The “0D simulations” were performed with a custom-made script in MATLAB (MathWorks, Natick, MA) using an adaptive time step method. On the contrary, for the “1D simulations”, Eqs 1–7 were solved with an in-house C code using the operator splitting numerical scheme together with the explicit Euler method. Eq. 2 was integrated with custom-made software routines in MATLAB as a postprocessing step assuming a value of λ = 3.647 from Niederer et al. (2011). These simulation codes are available upon request.
For the “1D simulations”, a constant time step of Δt = 0.02 m and a space discretization of Δx = 0.25 mm were used. The parameters used in the simulations are shown in Table 1. The effective tissue conductivity was assumed to be DV = 0.0026 m that gives a conduction velocity of 70 cm/s in normoxic tissue (Taggart et al., 2000). The extracellular potassium diffusion coefficient DK = 1.5 ⋅ 10–8 cm2/s was taken from Niederer (2013). However, additional simulations were conducted at different values of DV and DK to test the influence that electrotonic coupling and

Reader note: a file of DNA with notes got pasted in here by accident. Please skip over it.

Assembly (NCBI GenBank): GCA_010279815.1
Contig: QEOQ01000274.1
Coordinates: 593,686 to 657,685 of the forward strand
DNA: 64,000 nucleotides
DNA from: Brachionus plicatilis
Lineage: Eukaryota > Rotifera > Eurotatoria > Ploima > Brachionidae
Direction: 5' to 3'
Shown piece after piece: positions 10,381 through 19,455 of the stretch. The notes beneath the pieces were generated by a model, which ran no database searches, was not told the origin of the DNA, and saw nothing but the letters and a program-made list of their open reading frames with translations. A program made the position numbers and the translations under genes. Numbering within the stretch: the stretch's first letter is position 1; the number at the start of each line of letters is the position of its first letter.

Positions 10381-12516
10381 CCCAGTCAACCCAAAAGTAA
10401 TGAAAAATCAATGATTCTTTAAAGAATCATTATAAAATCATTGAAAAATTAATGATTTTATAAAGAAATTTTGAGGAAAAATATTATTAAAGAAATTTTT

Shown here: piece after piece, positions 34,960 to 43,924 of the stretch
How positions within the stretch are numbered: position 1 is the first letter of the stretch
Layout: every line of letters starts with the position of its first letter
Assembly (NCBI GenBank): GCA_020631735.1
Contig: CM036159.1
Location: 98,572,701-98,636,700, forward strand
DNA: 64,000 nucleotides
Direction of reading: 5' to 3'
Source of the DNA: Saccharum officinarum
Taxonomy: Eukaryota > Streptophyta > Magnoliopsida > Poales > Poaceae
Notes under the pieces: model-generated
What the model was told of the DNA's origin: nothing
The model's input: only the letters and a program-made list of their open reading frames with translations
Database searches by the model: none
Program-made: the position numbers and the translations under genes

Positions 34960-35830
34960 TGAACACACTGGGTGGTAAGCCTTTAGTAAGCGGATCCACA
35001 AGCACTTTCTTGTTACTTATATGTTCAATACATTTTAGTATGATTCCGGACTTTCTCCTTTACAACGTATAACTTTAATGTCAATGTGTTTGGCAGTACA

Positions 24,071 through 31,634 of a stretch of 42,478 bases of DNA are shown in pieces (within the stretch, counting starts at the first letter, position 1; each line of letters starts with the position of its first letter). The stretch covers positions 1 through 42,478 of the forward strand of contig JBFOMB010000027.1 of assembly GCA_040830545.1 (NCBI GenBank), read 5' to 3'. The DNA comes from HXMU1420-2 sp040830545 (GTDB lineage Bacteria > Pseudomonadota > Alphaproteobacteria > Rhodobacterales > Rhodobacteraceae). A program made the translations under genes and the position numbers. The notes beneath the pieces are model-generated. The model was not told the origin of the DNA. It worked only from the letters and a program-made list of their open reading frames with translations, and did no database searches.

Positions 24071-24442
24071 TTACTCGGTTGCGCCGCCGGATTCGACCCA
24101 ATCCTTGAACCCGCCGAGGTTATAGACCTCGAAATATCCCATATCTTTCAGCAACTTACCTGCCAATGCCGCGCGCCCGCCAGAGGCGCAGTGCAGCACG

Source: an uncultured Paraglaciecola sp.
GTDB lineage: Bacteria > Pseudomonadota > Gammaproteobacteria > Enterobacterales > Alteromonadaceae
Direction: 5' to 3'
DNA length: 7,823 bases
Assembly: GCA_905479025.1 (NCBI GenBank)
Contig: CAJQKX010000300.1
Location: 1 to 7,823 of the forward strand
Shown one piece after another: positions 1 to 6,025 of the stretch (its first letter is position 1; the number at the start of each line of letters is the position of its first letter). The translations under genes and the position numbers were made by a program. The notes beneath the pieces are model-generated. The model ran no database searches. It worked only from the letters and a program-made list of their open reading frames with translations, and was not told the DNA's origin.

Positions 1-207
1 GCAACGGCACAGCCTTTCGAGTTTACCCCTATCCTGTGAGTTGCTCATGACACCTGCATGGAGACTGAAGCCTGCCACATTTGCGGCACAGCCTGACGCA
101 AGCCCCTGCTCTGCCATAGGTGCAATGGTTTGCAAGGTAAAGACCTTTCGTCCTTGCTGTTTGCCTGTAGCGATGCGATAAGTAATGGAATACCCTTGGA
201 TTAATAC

The accuracy of the 1D numerical simulations was verified against simulations that employed smaller space and time discretizations of Δx = 0.125 mm and Δt = 0.01 m respectively. Results indicate that reducing the space discretization and time step to these values lead to an increase in the conduction velocity of about 2.0%. However, major results, and main conclusions, of this study obtained with these smaller time and space discretizations are still valid as discussed in the following section and reported in the Supplementary Figure S5.
3.1 Single cell simulations
This section describes the main results related to the “0D simulations”, corresponding to an isolated ventricular cardiac myocyte.
3.1.1 Extracellular potassium accumulation
Figure 2 summarizes some of the main findings corresponding to the “0D simulations”. The solid line in Figure 2A shows the time course of
FIGURE 2. Extracellular potassium accumulation and transmembrane potassium fluxes. (A): Extracellular potassium concentration